SANDPOINT — The Montana Supreme Court is requiring a more rigorous permitting process for improving a road leading to the proposed site of the Rock Creek Mine.
The state’s high court ruled 4-2 on Monday to uphold a district court’s ruling that voided a construction permit for the road work.
The Sandpoint-based Rock Creek Alliance, along with the Clark Fork Coalition, Earthworks and Trout Unlimited, sued the Montana Department of Environmental Quality over the permit’s issuance and mine developer Revett Minerals intervened.
The environmental and conservation groups argued that the permit to approve stormwater runoff violated Montana water quality laws because Rock Creek is of unique ecological significance as it relates to threatened bull trout.
The project’s final environmental impact statement identifies the creek’s population as an “essential stock for conservation purposes” and the stronger of only two stocks in the Lower Clark Fork River considered to be robust enough to stave off risk of extinction.
Fine sediment already impairs the creek and clogs the spaces between the gravel and cobble needed by incubating bull trout eggs and fry.
First District Judge Kathy Seeley ruled in favor of the plaintiffs and Revett appealed.
But a majority of the higher court upheld Seeley’s ruling.
“The risk of extirpation of a unique population of already at-risk bull trout further justifies the finding that Rock Creek is an area of unique ecological significance,” Justice Mike Wheat wrote in the 23-page opinion.
Justices Mike McGrath, James Nelson and Brian Morris concurred, but Justices Jim Rice and Patricia Cotter dissented.
Rice contended the road improvements would ultimately curb the amount of sediment making its way into the creek and said fellow justices placed too much reliance on a limited aspect of the record and ignored a vast amount of evidence available to DEQ.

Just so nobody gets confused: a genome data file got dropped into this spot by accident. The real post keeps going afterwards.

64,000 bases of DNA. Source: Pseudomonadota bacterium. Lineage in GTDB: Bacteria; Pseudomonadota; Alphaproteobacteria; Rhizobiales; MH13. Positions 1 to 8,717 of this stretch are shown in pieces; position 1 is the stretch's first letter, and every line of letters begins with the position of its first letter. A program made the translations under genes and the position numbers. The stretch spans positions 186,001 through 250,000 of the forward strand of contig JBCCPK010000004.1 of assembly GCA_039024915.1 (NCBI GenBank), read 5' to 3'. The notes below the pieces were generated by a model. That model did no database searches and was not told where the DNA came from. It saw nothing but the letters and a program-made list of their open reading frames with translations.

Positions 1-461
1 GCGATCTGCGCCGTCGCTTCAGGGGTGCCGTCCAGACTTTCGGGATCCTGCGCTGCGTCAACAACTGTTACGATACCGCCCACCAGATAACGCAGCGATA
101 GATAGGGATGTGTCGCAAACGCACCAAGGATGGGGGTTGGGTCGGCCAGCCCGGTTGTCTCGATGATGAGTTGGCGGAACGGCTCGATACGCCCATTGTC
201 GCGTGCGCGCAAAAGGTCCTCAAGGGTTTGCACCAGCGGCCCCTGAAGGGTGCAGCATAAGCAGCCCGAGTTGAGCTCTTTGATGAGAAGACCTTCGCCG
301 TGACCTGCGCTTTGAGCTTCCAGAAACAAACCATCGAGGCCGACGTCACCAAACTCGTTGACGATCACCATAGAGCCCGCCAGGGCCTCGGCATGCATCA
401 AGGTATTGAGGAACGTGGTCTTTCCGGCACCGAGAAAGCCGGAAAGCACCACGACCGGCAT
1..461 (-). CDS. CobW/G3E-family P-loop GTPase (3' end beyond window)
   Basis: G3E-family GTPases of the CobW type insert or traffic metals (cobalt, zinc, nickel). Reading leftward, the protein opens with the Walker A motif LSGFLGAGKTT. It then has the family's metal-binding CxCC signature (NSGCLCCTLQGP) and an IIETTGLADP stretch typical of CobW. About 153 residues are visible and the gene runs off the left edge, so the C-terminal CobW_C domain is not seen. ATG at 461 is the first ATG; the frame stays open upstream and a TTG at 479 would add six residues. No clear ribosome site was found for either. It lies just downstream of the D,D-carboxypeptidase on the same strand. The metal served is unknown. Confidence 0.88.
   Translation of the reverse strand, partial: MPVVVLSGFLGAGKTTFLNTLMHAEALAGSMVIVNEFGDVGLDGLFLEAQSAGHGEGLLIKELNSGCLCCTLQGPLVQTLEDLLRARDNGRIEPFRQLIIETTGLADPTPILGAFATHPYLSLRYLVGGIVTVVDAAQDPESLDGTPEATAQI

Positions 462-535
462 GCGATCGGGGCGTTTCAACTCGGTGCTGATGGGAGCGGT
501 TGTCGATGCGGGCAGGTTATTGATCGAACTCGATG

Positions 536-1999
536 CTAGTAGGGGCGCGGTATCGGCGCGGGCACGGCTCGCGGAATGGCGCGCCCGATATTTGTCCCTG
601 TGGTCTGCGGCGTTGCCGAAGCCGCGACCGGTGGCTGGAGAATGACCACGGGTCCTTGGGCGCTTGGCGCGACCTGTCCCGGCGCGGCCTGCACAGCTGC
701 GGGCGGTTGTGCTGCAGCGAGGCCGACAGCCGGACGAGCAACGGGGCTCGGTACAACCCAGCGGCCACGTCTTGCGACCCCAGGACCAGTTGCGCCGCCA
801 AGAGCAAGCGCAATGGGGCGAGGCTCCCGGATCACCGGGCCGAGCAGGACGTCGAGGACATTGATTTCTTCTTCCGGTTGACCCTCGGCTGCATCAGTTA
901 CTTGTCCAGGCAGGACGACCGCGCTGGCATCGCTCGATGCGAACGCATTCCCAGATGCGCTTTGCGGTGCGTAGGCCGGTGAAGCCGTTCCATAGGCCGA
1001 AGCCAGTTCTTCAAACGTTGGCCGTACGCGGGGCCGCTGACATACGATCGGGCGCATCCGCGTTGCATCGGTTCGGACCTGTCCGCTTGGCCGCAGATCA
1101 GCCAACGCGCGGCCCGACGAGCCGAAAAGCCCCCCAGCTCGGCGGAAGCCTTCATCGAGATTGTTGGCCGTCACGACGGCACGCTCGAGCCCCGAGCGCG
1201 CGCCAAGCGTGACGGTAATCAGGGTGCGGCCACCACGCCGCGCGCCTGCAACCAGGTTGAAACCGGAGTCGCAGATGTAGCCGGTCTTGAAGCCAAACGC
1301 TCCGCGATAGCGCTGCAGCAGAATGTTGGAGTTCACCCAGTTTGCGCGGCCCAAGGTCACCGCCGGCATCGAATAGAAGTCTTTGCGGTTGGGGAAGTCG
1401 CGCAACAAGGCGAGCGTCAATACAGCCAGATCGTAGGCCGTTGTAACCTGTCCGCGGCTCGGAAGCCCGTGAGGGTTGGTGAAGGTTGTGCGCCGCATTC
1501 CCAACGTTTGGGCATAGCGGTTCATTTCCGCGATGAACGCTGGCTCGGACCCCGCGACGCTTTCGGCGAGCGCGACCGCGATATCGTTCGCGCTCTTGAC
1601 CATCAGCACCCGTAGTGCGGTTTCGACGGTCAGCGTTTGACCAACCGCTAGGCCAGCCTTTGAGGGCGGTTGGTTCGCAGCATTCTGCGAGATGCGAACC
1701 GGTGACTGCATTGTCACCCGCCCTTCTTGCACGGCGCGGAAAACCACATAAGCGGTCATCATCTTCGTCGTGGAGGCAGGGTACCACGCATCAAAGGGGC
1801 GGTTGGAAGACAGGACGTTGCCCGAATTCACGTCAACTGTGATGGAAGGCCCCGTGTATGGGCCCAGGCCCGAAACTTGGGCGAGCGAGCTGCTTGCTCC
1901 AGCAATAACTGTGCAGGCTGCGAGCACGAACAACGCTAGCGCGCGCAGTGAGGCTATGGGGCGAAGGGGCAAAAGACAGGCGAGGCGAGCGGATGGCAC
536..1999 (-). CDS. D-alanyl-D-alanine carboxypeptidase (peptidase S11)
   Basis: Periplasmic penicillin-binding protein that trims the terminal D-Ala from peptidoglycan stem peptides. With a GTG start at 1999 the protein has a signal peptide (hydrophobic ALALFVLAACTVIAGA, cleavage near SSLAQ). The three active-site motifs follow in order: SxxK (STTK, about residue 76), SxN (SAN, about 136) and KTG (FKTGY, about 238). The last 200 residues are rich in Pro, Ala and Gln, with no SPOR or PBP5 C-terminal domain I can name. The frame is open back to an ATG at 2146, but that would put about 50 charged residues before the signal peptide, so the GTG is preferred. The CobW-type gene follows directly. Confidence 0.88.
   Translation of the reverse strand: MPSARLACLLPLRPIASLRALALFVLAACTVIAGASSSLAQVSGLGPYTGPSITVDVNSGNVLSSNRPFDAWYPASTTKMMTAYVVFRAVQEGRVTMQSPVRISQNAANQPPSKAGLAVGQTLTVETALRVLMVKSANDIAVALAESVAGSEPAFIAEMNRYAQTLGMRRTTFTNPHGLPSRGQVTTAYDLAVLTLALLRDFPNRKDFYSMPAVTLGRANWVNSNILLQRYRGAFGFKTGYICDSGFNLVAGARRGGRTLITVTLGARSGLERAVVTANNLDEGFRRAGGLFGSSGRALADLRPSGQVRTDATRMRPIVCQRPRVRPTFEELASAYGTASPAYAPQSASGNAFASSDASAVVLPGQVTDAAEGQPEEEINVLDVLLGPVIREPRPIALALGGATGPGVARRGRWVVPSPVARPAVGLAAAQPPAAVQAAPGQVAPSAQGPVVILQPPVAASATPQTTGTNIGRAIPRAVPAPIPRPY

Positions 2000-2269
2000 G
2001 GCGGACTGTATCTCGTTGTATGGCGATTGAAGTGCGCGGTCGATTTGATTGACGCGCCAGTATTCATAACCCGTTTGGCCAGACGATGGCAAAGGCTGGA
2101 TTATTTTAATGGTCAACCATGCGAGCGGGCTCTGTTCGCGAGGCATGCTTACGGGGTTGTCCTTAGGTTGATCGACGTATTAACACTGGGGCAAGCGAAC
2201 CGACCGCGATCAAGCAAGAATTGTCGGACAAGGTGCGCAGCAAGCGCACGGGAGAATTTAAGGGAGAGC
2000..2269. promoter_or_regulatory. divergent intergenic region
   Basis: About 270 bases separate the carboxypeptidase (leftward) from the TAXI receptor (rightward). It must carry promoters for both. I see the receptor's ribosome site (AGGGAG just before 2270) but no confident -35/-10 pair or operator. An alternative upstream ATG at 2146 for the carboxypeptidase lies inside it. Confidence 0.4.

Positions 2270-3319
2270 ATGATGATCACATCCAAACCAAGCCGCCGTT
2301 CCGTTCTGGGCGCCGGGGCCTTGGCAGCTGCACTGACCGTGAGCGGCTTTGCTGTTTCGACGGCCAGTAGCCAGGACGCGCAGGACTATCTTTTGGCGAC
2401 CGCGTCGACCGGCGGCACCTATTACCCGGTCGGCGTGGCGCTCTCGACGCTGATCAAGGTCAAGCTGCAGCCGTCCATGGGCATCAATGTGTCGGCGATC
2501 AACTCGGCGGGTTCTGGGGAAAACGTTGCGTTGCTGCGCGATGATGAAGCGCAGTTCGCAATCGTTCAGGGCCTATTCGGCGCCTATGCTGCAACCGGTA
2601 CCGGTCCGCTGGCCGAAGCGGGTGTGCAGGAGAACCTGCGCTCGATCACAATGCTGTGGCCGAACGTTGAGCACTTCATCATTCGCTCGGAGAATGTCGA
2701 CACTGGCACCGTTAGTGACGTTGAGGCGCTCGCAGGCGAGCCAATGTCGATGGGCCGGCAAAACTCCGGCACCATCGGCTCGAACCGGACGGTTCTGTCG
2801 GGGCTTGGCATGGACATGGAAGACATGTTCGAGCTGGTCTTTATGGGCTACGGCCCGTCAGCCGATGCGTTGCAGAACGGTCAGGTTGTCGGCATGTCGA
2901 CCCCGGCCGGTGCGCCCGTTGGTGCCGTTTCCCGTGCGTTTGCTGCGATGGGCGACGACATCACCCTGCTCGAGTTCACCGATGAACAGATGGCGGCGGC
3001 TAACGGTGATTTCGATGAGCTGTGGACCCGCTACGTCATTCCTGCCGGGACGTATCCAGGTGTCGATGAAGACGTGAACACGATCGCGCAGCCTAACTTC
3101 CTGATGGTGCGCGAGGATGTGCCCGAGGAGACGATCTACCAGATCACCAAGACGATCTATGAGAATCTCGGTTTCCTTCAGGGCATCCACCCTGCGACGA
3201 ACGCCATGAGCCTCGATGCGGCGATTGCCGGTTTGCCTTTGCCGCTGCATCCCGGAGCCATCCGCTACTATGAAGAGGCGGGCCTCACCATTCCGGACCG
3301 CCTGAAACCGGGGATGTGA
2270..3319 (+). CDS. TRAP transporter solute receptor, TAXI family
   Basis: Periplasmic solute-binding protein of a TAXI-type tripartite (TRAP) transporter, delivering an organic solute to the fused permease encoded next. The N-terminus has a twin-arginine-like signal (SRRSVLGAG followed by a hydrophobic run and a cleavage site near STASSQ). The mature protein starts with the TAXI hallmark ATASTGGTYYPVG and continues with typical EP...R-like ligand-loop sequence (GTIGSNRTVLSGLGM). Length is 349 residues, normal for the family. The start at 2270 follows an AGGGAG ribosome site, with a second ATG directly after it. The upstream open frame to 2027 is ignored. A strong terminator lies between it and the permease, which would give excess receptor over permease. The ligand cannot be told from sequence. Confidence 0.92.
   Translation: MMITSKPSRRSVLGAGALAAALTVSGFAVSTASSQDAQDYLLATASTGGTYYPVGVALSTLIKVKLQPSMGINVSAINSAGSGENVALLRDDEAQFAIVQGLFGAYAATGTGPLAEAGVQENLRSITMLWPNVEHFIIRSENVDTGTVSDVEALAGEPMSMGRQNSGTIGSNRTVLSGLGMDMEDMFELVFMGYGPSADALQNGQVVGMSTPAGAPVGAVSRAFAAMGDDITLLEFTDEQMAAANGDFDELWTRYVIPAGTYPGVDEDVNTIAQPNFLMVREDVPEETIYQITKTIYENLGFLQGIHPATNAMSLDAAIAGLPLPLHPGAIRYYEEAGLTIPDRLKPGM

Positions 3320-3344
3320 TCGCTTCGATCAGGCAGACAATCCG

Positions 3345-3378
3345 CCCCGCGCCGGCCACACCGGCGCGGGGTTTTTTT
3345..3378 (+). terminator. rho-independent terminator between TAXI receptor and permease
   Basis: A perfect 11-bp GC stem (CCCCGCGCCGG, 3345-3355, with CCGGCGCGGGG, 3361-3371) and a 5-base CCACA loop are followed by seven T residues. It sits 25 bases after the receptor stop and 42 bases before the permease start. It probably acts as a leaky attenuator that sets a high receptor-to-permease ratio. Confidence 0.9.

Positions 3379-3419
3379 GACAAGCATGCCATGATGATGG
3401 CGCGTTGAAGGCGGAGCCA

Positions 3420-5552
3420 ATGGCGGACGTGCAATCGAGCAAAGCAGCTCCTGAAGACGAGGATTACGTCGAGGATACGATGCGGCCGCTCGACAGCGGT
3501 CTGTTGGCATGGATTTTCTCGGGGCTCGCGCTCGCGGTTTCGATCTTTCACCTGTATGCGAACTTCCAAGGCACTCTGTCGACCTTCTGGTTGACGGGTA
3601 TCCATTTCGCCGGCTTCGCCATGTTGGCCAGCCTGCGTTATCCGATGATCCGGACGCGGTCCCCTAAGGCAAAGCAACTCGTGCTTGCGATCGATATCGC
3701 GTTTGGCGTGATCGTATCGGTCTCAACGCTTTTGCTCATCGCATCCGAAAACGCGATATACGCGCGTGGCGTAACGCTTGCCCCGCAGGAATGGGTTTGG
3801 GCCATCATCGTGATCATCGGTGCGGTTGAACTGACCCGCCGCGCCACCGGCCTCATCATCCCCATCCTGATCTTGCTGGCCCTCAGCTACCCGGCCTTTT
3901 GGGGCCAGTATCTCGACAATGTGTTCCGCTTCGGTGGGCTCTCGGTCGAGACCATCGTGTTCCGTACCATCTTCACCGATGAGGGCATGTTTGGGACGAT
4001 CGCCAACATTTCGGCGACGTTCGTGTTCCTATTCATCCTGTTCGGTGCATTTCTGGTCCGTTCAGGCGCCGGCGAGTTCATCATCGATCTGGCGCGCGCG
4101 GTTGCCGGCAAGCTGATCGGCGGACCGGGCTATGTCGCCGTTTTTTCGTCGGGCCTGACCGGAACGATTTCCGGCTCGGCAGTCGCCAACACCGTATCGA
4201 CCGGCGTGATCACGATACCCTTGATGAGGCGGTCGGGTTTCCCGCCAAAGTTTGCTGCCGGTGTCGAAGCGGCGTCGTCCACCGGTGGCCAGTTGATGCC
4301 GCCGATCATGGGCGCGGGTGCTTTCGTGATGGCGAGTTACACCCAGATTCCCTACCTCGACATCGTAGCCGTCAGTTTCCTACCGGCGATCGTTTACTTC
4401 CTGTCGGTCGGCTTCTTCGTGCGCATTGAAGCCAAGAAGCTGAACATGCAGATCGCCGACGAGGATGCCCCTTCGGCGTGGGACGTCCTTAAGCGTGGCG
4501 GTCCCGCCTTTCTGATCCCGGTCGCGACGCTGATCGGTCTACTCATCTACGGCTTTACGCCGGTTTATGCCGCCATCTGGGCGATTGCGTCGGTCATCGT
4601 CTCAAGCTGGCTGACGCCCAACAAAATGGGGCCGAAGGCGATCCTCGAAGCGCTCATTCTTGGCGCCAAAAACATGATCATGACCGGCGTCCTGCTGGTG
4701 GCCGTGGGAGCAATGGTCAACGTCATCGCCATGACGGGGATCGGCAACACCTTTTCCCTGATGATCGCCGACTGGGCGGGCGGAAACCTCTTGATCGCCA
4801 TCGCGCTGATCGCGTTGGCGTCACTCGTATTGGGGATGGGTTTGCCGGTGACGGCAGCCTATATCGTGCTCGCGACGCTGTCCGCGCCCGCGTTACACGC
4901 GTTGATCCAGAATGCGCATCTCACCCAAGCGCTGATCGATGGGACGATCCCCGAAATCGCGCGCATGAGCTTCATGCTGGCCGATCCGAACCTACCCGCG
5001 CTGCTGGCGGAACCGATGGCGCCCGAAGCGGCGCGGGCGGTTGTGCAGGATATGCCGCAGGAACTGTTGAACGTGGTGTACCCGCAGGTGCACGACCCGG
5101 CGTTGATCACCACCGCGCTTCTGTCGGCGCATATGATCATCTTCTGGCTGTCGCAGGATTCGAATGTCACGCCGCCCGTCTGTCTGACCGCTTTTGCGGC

“It is not the duty of this Court to second guess the agency about the record or to substitute its judgment for the agency,” wrote Rice.
Revett CEO John Shanahan was unfazed by the supreme court’s decision. He said Revett is already working with DEQ on a Montana Pollution Discharge Elimination System permit, a more stringent process than the construction permit.
“The reality is we are well under way in the MPDES permit anyway,” said Shanahan. “We had already gone down that route anyhow, so it doesn’t really change things for us.”
Jim Costello of the Rock Creek Alliance called the supreme court’s ruling a “huge win” that underscores the importance of Rock Creek’s bull trout population.
Costello said the ruling stood in stark contrast to a U.S. 9th Circuit Court of Appeals ruling, which upheld U.S. Fish & Wildlife determinations that the Rock Creek Mine would not jeopardize bull trout or grizzly bear.
Costello said the 9th Circuit “blindly deferred” to the federal agency.
“The Montana Supreme Court did their homework. They did their research and I think that’s why we got this decision. Their decision was based on science,” said Costello. “I’m not sure what the 9th Circuit’s decision was based on.”